Segolene Royal, Prince Charles target Paris deforestation goal

French environment chief and Crown Prince urge governments to take tough line on destruction of world’s forests ahead of COP21 summit

Prince Charles spoke at the 2009 Copenhagen climate summit (Pic: UN photos)

Prince Charles spoke at the 2009 Copenhagen climate summit (Pic: UN photos)

By Ed King

Prince Charles will tell world leaders they have one last chance to protect Planet Earth when he addresses the opening session of the 2015 UN climate summit in Paris on 30 November.

The heir to the British throne, a passionate conservationist, revealed today he has been invited by France president Francois Hollande to take part in the meeting, called COP21.

“We can’t possibly allow [warming] to be 4C as scientists have warned… a big increase I think it will be impossible to adapt to,” he said at an event to promote forest protection in London.

“Billions of people and what is left of the rest of a rapidly diminishing creation depend on whether this time real concerted action – not just words – can be taken.”

The Prince was joined by the heads of environment from the UK, Brazil and France at a one-day meeting held at Lancaster House in London.

Chief executives of top multinationals Unilever and Marks & Spencer were also present, along with representatives of the UN, development banks and civil society.

Around 90 million hectares of tropical forest were lost between 2000 – 2010, according to the World Resources Institute, with the greatest losses in the Amazon and South East Asia.

Leading drivers include demand for pulp and paper, logging and clearances to grow lucrative palm oil crops. This is contributing to the degradation of 80,000 square kilometres of virgin forest every year.

Tropical deforestation releases around 0.9 gigatonnes of carbon (GtC) a year, equal to 8% of global CO2 emissions, while existing forests absorb 1.2-1.8 GtC a year.

Globally, the transformation of 13 million hectares of forests a year into pastures for animals, croplands or other industrial uses accounts for 20% of annual emissions.

France’s environment minister Segolene Royal said forests were the “victims and solutions” of climate change, announcing a day in Paris will be focused on reducing degradation.

“What is at stake in one month’s time is about harmony… harmony between mankind and nature which seems to be often compromised,” she said.

Royal said she hoped the presence of 80 heads of state on the opening day of talks in Paris would ensure it did not collapse in the way a similar 2009 effort to secure a climate deal ended.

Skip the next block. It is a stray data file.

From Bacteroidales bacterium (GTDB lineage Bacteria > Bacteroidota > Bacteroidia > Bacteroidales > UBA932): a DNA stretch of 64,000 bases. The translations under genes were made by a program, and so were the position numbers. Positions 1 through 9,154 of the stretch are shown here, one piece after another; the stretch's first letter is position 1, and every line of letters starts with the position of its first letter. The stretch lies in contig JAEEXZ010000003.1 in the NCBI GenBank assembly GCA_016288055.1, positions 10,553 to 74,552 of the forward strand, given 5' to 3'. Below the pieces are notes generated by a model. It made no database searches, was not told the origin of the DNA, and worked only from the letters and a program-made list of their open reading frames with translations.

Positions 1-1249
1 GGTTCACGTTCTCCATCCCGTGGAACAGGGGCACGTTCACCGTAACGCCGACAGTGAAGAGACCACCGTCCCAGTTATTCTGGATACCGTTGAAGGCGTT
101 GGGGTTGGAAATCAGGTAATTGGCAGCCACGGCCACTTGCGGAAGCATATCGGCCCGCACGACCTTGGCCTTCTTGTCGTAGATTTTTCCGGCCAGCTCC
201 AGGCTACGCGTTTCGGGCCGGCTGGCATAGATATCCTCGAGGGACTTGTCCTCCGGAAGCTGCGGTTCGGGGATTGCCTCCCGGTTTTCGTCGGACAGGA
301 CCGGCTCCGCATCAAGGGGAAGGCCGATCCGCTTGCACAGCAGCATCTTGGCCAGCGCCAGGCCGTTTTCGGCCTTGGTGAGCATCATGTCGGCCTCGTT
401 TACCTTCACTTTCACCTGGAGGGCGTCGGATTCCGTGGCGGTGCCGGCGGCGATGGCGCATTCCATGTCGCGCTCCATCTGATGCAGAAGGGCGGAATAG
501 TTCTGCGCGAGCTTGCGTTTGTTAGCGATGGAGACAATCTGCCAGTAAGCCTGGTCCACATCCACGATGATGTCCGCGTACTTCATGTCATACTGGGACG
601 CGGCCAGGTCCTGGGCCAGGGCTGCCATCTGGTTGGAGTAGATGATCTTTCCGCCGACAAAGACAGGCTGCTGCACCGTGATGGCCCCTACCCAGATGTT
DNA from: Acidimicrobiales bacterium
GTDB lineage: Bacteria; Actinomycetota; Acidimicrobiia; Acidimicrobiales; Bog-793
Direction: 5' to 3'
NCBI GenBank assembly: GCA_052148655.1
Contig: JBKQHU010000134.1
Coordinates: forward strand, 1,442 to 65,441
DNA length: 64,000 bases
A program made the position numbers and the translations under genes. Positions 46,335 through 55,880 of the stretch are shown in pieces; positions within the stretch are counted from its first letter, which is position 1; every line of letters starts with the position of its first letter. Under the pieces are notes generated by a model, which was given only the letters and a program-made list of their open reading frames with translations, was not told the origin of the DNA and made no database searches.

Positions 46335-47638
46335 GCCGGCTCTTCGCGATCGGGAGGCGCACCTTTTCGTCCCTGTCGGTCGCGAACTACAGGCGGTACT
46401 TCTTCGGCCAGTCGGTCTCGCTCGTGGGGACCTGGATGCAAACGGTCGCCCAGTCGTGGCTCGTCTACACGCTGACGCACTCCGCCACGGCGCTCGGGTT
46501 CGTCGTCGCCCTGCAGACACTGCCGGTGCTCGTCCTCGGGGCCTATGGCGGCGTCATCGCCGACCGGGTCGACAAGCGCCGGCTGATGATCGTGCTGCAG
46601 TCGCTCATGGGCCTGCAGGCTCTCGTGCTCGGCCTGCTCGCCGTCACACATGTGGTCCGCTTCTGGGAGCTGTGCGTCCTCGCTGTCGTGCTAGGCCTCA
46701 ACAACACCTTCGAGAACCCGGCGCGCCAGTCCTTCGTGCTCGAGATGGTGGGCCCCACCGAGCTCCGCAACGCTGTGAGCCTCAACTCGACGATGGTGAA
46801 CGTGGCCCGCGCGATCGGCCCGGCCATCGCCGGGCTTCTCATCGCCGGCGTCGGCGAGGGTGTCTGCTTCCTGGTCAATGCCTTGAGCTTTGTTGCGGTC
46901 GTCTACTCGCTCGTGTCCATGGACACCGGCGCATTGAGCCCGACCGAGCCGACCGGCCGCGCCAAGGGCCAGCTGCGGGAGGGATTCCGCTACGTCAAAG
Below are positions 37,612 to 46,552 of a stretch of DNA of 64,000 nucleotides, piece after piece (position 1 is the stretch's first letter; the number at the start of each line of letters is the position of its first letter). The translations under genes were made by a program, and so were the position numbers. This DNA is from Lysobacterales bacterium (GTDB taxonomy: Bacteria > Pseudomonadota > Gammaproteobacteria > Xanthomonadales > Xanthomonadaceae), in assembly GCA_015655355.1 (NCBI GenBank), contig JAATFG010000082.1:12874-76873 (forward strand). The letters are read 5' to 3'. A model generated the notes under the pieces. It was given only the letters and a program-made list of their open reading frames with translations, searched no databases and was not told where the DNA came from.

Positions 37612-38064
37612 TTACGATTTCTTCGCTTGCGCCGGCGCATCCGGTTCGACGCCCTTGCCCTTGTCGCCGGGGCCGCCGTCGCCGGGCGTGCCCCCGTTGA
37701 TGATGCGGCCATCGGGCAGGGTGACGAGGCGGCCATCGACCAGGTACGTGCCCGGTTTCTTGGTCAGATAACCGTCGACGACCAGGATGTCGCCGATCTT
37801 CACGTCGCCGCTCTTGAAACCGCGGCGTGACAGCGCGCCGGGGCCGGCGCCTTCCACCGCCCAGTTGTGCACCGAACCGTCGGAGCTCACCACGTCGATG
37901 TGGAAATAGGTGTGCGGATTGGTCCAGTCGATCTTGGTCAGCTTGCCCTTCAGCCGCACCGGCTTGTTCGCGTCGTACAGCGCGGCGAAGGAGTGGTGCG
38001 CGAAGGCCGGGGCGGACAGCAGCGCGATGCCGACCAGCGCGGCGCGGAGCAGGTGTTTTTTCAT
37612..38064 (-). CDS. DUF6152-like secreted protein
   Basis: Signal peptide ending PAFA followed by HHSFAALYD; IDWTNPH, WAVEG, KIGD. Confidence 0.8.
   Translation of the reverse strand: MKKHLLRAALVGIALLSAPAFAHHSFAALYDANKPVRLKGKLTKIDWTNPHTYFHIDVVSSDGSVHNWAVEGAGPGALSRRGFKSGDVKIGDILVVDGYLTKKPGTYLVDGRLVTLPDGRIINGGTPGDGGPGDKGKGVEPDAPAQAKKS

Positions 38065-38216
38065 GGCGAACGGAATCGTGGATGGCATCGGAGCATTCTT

US president Barack Obama, India PM Narendra Modi and China’s Xi Jinping have all confirmed they will make the first day of negotiations.

“Nothing should be taken for granted until the very end… and one of the reasons in the failure of Copenhagen was the lack of involvement of major political leaders,” she said.

“This is why we have invited the heads of state to attend a special session. Their involvement will be key – expect them to give a strong political mandate to negotiators.”

Question of trust

Former Friends of the Earth chief Tony Juniper, now an adviser to the Prince, said Thursday’s meeting was part of a wider drive involving governments and business to protect remaining forests.

“My experience is that [Prince Charles] comes across as a trusted convenor and commentator,” he said.

“He has no axe to grind, he has 45 years of personal passion and experience and he does have a role in building that role of trust.”

Last year governments in New York committed to halve natural forest loss by 2020 and end it by 2030, which if achieved would be equal to wiping out the annual emissions of the US.

In December 2014, eight Latin American countries made a further pledge to restore 20 million hectares of forest, an area five times the size of Switzerland.

A Paris climate deal is likely to signal further support for a market-based plan to pay local communities and regional governments to protect existing forests – known as REDD+.

Still, Juniper admitted efforts to control rates of deforestation are radically different across the planet, citing fires in Indonesia’s forests that the government admits are now out of control.

Stronger partnerships between forest countries, businesses and donor governments are needed to reverse this trend, he added.

“The forest side of the climate equation could be one third of the solution to climate change… this is absolutely huge and one of the most cost effective things the world could focus on right now,” he said.

“This meeting is about thinking through how a consensus can be strengthened ahead of Paris.”

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